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Q: Is the NFC really that difficult? The Vikings would be in much more of a playoff fight in the AFC this year. — Ivan
AK: Through the first 10 games, the NFC playoff field is certainly an easier fight than the AFC. If the Vikings keep winning at Denver on Sunday night, the question might become how high can they climb in seeding? With two games against Detroit at the end of the season, the Vikings have a chance to remain in contention for the NFC North. Ahead of them in the wild-card chase are the Cowboys (6-3) and Seahawks (6-3). What the Vikings have going for them are a relatively easy slate ahead — at Broncos, vs. Bears, at Raiders — and six NFC wins that are tied with the Eagles for the most. Then come the late-season chances to prove their mettle against the Bengals and Lions (twice).
Head coach Kevin O'Connell has quipped about the attention last year on the Vikings' mediocre point differential next to a 13-4 record. This year, their point differential — plus-24 — is better than their current seeding, ranking fifth in the NFC; it would tie for seventh in the AFC with the Chargers.
Q: Will the Vikings still be in the market to select a QB high in the 2024 draft? And if so, does the prototype change based on having a mobile QB now running the offense? — @tua76466_g
AK: The Vikings still have seven games and a potential postseason to answer whether they'll want to reboot at franchise quarterback via the NFL Draft. Perhaps Joshua Dobbs can continue to win over decision makers at TCO Performance Center; winning can do that. But there is something to be said for Dobbs showing Vikings coaches "what mobility, in addition to what we do offensively, can do for us," O'Connell said after the Saints game.
"As a play caller, you can start to feel, 'I can call anything on this call sheet,'" O'Connell said. "But I want to be smart and make the calls that reflect my intentions of trying to attack certain looks. And then when Josh makes a play, it's a huge, huge bonus. ... Josh, in two starts, has kind of shown us what mobility, you know, in addition to what we do offensively can do for us in this tough time where we're trying to overcome the loss of a guy like Kirk."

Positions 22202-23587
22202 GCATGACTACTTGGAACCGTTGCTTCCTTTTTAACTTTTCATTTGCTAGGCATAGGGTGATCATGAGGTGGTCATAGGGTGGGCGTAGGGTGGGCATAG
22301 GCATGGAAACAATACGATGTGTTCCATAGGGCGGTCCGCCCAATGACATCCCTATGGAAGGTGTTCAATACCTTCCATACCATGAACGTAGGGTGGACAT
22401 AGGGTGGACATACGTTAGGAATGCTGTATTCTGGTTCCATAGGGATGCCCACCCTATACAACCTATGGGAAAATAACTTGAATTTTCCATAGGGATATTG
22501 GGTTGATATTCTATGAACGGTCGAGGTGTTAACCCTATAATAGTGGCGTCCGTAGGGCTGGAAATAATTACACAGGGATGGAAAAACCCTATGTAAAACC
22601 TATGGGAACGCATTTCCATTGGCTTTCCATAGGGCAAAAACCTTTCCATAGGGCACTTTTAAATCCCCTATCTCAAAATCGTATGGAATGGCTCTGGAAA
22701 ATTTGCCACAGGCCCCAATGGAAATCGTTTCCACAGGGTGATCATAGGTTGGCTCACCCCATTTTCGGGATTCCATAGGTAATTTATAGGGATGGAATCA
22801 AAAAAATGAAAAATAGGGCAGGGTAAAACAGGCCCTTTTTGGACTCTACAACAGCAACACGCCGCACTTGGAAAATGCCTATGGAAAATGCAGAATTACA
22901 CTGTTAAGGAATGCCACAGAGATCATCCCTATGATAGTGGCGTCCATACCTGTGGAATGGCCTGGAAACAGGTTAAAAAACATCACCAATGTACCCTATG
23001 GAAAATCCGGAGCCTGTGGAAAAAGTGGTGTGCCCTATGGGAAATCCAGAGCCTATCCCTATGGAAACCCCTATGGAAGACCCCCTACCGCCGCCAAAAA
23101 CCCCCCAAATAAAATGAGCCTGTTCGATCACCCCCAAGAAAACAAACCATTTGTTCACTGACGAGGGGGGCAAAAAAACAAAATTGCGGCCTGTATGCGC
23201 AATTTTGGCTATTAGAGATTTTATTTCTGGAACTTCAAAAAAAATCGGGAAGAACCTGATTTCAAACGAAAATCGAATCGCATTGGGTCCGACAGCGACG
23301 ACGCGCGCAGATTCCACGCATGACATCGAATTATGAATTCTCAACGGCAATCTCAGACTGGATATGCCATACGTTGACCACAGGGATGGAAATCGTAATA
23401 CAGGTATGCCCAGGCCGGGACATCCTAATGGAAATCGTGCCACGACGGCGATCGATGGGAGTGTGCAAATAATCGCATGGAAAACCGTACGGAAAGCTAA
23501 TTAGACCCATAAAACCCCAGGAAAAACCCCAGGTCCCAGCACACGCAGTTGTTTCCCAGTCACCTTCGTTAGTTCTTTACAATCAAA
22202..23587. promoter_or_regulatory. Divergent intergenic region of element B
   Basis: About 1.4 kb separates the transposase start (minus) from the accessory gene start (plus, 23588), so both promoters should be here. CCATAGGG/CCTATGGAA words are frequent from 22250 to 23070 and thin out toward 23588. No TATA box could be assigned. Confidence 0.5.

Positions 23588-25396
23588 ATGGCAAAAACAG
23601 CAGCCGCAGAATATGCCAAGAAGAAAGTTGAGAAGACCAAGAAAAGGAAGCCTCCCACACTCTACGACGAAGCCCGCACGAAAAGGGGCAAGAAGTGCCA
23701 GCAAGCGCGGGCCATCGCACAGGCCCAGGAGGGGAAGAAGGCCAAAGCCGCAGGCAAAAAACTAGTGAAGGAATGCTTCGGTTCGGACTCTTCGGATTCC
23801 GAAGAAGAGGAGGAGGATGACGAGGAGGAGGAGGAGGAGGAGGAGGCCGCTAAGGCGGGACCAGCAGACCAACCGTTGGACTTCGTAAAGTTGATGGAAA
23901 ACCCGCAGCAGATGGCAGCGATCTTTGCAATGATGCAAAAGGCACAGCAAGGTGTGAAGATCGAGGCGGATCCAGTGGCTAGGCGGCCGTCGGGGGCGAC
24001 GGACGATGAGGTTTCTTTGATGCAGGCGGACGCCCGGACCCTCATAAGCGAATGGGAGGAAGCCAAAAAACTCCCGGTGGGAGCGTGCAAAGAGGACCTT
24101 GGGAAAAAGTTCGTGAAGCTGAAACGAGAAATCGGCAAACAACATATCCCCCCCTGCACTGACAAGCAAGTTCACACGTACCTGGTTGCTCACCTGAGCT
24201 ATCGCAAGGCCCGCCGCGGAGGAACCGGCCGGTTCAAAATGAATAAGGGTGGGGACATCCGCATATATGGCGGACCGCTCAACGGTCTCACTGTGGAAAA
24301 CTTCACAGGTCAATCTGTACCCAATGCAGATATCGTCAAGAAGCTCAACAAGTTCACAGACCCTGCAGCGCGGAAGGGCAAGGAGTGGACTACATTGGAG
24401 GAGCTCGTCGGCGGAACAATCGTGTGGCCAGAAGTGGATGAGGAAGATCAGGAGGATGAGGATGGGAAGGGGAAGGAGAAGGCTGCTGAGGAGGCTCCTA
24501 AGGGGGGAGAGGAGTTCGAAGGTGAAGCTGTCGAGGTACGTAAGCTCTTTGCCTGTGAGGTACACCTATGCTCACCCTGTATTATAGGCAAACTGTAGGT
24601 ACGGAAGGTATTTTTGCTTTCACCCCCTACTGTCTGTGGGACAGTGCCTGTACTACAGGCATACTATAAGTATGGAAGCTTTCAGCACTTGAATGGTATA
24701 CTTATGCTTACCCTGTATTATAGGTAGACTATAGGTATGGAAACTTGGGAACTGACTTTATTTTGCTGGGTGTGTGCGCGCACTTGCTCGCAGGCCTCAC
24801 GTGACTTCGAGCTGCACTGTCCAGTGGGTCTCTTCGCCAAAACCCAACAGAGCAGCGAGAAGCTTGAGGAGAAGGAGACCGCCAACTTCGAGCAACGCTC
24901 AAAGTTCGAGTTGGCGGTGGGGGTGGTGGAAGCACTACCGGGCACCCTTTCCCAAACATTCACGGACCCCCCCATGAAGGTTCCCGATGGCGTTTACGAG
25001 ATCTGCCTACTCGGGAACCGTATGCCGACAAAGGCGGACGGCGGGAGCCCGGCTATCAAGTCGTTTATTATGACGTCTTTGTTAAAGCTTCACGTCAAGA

Q: Any news on Marcus Davenport's status? — Jim
AK: Davenport underwent what's known as a "tightrope" surgery after the Oct. 15 high ankle sprain, and O'Connell said this week he's unsure when the edge rusher will return. But the team expects him to be back at some point this season. Davenport has two sacks in three-plus games this year. He's flashed the talent that led the Vikings to signing him to a one-year deal with $10 million guaranteed. But a right ankle injury days before the season opener undercut his debut, and this left high ankle sprain has sidelined him for more than a month. Edge rusher D.J. Wonnum has been solid in his stead, ranking second on the team with 23 quarterback pressures including five sacks, according to Pro Football Focus.
AK: The Vikings did it! The direct snap to running back Ty Chandler, who ran for a 2-yard touchdown against the Saints, marked Minnesota's first rushing touchdown from inside the opponent's 5-yard line this season. It was their 11th try. The goal-line running woes have stemmed from overwhelmed interior blockers. Running backs can't get to the edge if there's a defender running straight at them up the middle. O'Connell leaned on trickery from the 2-yard line, where he put three-receiver personnel (a pass formation) but had big-bodied N'Keal Harry blocking on the edge and left tackle Christian Darrisaw pulling. Chandler's speed to the pylon was reminiscent of Dalvin Cook's scores under Kevin Stefanski and Gary Kubiak. More of that might help.